As organizations increasingly move towards a cloud-based infrastructure, the question of whether to use containers or virtual machines (VMs) for deployment arises. Containers and VMs are popular choices for deploying applications and services, but the two have some fundamental differences.
This article will explore the differences between containers and virtual machines, their advantages and disadvantages, and which suits your product engineering needs better.
Containers and virtual machines are both technologies practiced in product development for creating isolated environments for applications to run. While they both provide isolation and flexibility, they have significant differences.
Virtual machines and containers are both ways of virtualizing resources. The term “virtualization” refers to the process by which a single resource in a system, such as memory, processing power, storage, or networking, is “virtualized” and represented as numerous resources.
The primary distinction between containers and virtual machines is that the former can only simulate software layers above the operating system level, while the latter can affect the entire machine.
A Virtual Machine serves as a software abstraction of a physical machine. This abstraction enables the emulation of the hardware of a computer, thereby allowing multiple operating systems to run on a single physical host.
A noteworthy characteristic of virtual machines is that each possesses its own virtualized hardware, including virtual central processing units (CPUs), memory, and storage. The guest operating system operates atop the virtual machine’s hardware as it would on a physical device, showcasing the versatility and flexibility of this technology.
Conversely, a container provides an isolated environment where an application and its dependencies can operate. Unlike virtual machines, containers share the host machine’s operating system kernel. However, each container has its independent file system, network stack, and runtime environment, enhancing the isolation level provided. Their lightweight build highlights containers’ nimble and agile nature, making them easy to deploy and scale rapidly.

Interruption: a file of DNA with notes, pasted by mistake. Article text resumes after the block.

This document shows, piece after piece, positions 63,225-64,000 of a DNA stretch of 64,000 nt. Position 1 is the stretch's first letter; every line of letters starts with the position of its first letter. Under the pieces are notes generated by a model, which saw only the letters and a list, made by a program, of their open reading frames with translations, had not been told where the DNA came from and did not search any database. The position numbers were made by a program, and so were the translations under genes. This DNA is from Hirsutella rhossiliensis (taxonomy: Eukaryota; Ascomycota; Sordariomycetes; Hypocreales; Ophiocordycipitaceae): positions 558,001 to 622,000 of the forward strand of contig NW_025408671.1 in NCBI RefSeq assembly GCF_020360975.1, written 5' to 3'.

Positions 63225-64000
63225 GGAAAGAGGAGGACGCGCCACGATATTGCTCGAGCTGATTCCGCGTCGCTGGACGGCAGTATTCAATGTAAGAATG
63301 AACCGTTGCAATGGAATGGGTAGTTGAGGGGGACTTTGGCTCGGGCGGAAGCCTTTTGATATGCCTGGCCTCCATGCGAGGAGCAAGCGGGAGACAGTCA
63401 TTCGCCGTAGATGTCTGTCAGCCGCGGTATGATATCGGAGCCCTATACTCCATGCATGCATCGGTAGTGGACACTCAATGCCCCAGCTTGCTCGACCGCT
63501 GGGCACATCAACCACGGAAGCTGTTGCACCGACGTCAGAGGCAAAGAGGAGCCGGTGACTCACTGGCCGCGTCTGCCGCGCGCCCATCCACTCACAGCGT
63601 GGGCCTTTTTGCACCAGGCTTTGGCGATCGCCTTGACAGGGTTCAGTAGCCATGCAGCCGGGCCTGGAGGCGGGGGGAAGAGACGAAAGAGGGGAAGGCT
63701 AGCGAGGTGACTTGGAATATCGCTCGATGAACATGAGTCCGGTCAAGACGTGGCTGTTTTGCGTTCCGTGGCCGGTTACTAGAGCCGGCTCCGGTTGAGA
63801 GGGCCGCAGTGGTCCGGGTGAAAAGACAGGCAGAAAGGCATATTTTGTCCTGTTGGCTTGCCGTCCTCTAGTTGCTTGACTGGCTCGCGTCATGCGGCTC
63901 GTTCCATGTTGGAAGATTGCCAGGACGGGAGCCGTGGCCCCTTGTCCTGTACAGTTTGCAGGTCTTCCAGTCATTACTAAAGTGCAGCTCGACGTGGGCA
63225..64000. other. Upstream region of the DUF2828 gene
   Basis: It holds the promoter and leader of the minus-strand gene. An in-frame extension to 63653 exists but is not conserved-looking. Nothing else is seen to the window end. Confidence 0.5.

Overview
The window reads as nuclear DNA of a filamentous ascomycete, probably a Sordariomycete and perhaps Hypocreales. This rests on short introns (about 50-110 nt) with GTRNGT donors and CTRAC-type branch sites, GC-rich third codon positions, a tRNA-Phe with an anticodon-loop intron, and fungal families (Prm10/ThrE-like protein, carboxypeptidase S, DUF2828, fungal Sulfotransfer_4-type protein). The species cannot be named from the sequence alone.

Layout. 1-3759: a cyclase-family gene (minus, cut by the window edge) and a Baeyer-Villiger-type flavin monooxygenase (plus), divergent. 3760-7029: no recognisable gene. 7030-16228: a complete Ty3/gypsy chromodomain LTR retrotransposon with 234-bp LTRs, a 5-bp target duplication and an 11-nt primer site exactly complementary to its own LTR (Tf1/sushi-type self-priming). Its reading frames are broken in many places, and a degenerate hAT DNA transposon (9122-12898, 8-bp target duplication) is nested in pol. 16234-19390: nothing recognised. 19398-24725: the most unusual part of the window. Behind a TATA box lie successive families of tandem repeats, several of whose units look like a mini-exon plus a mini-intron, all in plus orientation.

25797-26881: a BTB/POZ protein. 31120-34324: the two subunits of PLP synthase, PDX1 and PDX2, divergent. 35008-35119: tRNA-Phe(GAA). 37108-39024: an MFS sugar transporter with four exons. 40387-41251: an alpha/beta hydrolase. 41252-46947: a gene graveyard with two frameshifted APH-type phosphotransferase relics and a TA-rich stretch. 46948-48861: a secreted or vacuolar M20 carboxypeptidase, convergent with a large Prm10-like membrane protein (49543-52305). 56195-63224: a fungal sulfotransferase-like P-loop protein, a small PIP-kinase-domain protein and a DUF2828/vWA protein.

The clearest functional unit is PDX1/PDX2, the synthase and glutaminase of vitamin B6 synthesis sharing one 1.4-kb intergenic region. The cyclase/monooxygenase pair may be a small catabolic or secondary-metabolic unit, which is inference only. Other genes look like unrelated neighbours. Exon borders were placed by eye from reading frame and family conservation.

A hypervisor creates a virtual representation of the underlying hardware in the standard setup. Because of this, each virtual machine includes a guest operating system, a simulation of the hardware necessary to run that operating system, an instance of the program, and any libraries or other resources needed to run the application.
Virtual machines (VMs) allow for the simultaneous operation of multiple operating systems on a single host machine. Virtual machines from different vendors can coexist without interference from one another.
Containers virtualize the operating system (usually Linux or Windows) rather than the underlying hardware, isolating applications and their dependencies in isolated containers.
Containers are lightweight, efficient, and portable compared to virtual machines since they don’t require a guest operating system and may instead use the features and resources of the host operating system.
Like virtual machines, containers help programmers maximize hardware resources like CPU and memory. In which individual parts of applications may be deployed and scaled independently, Microservice architectures deployments are another area where containers excel. It’s preferable to this than having to scale up the whole monolithic software just because one part is under stress.
While containers have many advantages, virtual machines have benefits that make them popular for some use cases.
In conclusion, containers achieve benefits like virtual machines while providing incredible speed and agility. Containers may be a more lightweight, flexible, and portable way of accomplishing software deployment tasks in the future.
They are catching on in the industry, with many developers and IT operations teams transitioning their applications to container docker-based deployments.
Enterprises have used virtual machines for years because of their ability to run multiple operating systems on one physical server. However, in recent years, containers have garnered more attention for their flexibility and efficiency.